Friday, June 29, 2007 One Flew Over the Cosmic Nest One Cosmos Under God Robert W. Godwin
I wanted to finish up my thoughts about Frithjof Schuon in commemoration of his 100th birthday. As I have said, I don't agree with everything he says, and in fact, I might even be in disagreement with one of his most unfunfundamental tenets, which is, to put it bluntly, that the world is in an inexorable slide toward dissolution and catastrophe, and that there's nothing we can do about it, at least collectively. In short, no one knows the day or hour, but we are headed toward apocalypse in a hand basket. I say I "might be" in disagreement, because I'm no longer sure if the world is evolutionary and progressive, or whether mankind's apparent progress is not only superficial, but a kind of deodorant that covers up the smell of the rot. I am an optimist by nature, an attitude which is further exacerbated by a disposition that is essentially cheerful, sunny, and sort of jovial. But what if the universe is not cheerful, sunny and jovial? Then I'm distorting things every bit as much as the depressed and morbid person who sees life as one hopeless struggle, aren't I? Obviously, when I wrote my book, I was unabashedly in the evolutionary camp. This was undoubtedly due to the influence first of Ken Wilber and then Sri Aurobindo, both of whom see the cosmos as a field of progressive spiritual evolution. A while back, I wrote that.... Never mind what I wrote. I was about to select a quote, but I couldn't pick just one, so here's the link to the whole thing. It is a reflection of the optimistic side of me, which again comes very naturally. But that doesn't mean it's correct, now does it? Then again, the traditionalists such as Schuon all appear to me to be on the serious side, to say the least. I've almost read Schuon's entire body of work, and I don't think there's a single gag in the whole existentialada, except maybe the hollow and bitter kind, as Bertie Wooster might put it. In my more grandiose moments, I sometimes think that maybe I was put here to introduce a little levity into the gravity of religion. I mean.... somebody's gotta do it, right? Alan Watts was a pretty funny guy, but he was also alcoholic and had a spanking fetish.... not that there's anything wrong with that, but my point is that whatever seriousness he was able to convey through humor did not extend to himself, since he was a pretty frivolous character, and underneath the frivolity were some pretty dark currents. Thus, he was only superficially frivolous, whereas my goal is to be deeply frivolous. Come to think of it, I have to say that all of the spiritual models I was initially drawn to were of that nature. Given my basic temperament, I just couldn't take traditional religions seriously. They were just too easy to make fun of. So I was drawn toward people like Watts, Ram Dass, Terence McKenna, and even a sociopath like Timothy Leary, since at least they all had a sense of humor. Is my sense of humor just a giant defense mechanism? Here's where I think psychology can go too far. Yes, there are certainly people who use humor as a defense to cover up their problems. Just think of all the deeply troubled great comedians. Research has shown that there is a very high incidence of mental illness, including bipolar disorder, among great poets, but the comedians might even be worse. There are the completely self-destructive ones, like Richard Pryor, Lenny Bruce, and John Belushi, and a great many who clearly just use comedy to cover up an essentially bitter and angry personality, such as Bill Maher, David Letterman, or Rosie O'Donnell. Ironically, it is apparently rare to find a comedian who is actually fun to be around and happy in his private life. At any rate, something in me caused me to reject all of the above "stand-up theologians" for a variety of reasons, even though I suppose I wanted to retain their playful attitude. As I mentioned the other day, if there is one adage I live by, it is to simply follow the depth, wherever it leads. This includes scientific truth, psychological truth, theological truth, and comedic truth. Is there any fundamental reason why ultimate truth can't be deeply funny, a guffah-ha experience, the joke than which there is no jokier? Yes, I suppose so. First of all, if you aren't funny, you shouldn't try to be. Please, leave it to the professionals. And the professionals know that it is much more difficult to write good comedy than good drama. Even more difficult is to write good comedy that is simultaneously deep. Now that I think of it, my favorite films tend to be those that walk that fine line between comedy and drama, for example, Sunset Boulevard or One Flew Over the Cuckoos Nest. And now that I think of it some more -- and I'm thinking about this for the first time -- I can't even tell you how much I was influenced by the latter film. I was 18 or 19 when it came out, and it was sort of a.... religious experience. In short, I totally identified with the R.P. McMurphy character, who was quite transparently a symbol of the messiah. And when I say "messiah," I don't necessarily mean it in the Christian sense, but in Bion's sense as the person who comes along and injects a little life into the dead and sclerotic establishment. I even had the movie poster on the wall of my shabby little apartment back in the day. Obviously, this is why I was a default liberal in my younger days, since I identified "the establishment" with conservatives. But as I was mentioning to my uncomprehending brother the other evening, one of the biggest disappointments in my life is how my own generation has become the stultifying establishment -- conformist, narrow-minded, humorless, politically correct, authoritarian, fearful of change. I mean, Hillary Clinton is the very image of Nurse Ratched, is she not? From Wikipedia: "Nurse Mildred Ratched is the head administrative nurse at the state mental hospital, where she exercises near-absolute power over the patients' access to medications, privileges, and basic necessities such as food and toiletries. She capriciously revokes these privileges whenever a patient displeases her. Her superiors turn blind eyes because she maintains order, keeping the patients from acting out... A cold sadistic, tyrant obsessed with her own power.... She has also become a popular metaphor for the corrupting influence of power and authority in bureaucracies.... When McMurphy arrives at the hospital, however, her dictatorial rule is nearly toppled; he not only flouts her precious rules with impunity, but encourages the other patients to follow his example. Her attempts to cow him into submission -- at first with threats and mild punishments, then with shock therapy -- are unsuccessful. If anything, they only make him more defiant...."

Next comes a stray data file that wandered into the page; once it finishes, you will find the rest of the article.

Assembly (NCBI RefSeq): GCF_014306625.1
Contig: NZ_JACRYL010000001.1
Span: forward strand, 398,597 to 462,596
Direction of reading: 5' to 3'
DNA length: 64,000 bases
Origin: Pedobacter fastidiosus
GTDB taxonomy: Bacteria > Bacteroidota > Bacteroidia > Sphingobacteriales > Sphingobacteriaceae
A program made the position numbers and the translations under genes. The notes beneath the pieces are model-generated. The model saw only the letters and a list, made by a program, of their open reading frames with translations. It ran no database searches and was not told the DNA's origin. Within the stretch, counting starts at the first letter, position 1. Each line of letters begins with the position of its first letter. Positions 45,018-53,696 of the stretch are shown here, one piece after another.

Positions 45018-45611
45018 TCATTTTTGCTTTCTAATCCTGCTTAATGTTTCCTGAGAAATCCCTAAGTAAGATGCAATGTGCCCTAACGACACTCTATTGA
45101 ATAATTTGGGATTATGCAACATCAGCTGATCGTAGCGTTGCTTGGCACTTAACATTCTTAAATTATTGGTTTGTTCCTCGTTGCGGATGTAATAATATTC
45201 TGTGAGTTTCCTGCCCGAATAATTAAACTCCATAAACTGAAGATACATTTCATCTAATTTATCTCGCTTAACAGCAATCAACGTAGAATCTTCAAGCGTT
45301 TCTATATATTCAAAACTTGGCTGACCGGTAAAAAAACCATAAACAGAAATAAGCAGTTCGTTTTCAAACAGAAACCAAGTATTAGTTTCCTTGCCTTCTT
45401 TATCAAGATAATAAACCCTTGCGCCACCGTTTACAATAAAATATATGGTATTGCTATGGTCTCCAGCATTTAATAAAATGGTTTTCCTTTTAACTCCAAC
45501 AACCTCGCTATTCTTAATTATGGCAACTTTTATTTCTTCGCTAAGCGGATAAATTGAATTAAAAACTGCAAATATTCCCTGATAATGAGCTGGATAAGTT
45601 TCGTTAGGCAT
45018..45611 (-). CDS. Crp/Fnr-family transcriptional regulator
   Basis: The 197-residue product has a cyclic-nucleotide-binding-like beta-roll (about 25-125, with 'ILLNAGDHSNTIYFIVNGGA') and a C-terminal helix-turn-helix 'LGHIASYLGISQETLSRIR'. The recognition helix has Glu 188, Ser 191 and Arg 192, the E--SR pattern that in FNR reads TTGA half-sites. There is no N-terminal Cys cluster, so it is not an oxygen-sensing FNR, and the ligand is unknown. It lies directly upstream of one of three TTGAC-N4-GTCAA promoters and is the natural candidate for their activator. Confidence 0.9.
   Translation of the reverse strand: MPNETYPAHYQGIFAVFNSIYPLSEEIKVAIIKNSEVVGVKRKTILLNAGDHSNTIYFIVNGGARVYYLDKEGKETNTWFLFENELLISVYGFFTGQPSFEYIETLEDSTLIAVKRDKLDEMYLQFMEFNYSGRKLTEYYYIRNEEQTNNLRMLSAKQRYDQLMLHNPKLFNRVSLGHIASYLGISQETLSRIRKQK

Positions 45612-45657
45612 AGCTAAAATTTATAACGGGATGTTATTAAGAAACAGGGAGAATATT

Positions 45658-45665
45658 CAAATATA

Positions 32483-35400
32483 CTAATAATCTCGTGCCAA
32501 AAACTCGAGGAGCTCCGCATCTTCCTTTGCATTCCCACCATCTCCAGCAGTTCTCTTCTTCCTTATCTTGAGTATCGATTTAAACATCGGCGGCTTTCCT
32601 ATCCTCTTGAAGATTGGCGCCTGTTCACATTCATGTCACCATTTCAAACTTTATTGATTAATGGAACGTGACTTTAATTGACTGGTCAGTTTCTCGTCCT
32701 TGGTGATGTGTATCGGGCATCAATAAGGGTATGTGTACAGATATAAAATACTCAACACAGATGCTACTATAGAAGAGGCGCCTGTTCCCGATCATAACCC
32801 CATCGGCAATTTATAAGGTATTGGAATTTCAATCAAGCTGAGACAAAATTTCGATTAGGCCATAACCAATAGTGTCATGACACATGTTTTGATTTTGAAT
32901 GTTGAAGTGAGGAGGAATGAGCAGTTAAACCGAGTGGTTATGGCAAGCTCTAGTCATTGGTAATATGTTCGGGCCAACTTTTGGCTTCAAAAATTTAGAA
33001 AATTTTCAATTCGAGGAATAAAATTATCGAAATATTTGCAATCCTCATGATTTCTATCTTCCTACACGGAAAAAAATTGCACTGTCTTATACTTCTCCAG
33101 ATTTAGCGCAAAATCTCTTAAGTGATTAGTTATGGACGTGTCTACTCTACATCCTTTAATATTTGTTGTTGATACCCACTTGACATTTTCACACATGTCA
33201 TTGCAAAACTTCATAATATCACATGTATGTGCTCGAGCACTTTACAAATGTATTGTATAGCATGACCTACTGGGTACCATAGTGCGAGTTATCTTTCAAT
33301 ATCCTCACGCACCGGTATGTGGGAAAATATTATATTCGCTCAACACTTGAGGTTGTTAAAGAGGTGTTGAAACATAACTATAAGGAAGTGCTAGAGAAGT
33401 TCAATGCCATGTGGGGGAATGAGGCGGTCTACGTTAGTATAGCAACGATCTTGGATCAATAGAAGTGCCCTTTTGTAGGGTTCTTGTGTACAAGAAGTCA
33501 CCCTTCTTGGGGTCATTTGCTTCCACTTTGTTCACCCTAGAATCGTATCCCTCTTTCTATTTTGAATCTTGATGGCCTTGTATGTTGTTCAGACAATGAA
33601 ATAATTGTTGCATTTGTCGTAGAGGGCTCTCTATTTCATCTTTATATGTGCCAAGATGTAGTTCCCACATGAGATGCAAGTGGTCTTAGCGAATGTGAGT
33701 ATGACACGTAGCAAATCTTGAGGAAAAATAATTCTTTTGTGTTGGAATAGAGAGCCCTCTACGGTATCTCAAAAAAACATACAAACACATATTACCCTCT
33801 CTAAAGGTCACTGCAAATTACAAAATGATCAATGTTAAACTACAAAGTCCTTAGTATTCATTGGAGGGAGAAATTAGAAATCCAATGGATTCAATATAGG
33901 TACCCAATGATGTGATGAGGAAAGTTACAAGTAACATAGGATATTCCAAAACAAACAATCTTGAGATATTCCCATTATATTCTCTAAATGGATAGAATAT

So back to my theological dilemma. In many ways, the question of whether the cosmos is evolutionary or degenerative comes down to whether God is a funny guy or more like the morbid fellow portrayed in Portrait of the Artist as a Young Man. Yes, it's an extended quote, so skip it if you want, but it's pretty entertaining. Otherwise, this is the end of today's post...posted by Gagdad Bob at 6/29/2007 07:37:00 AM 29 Comments: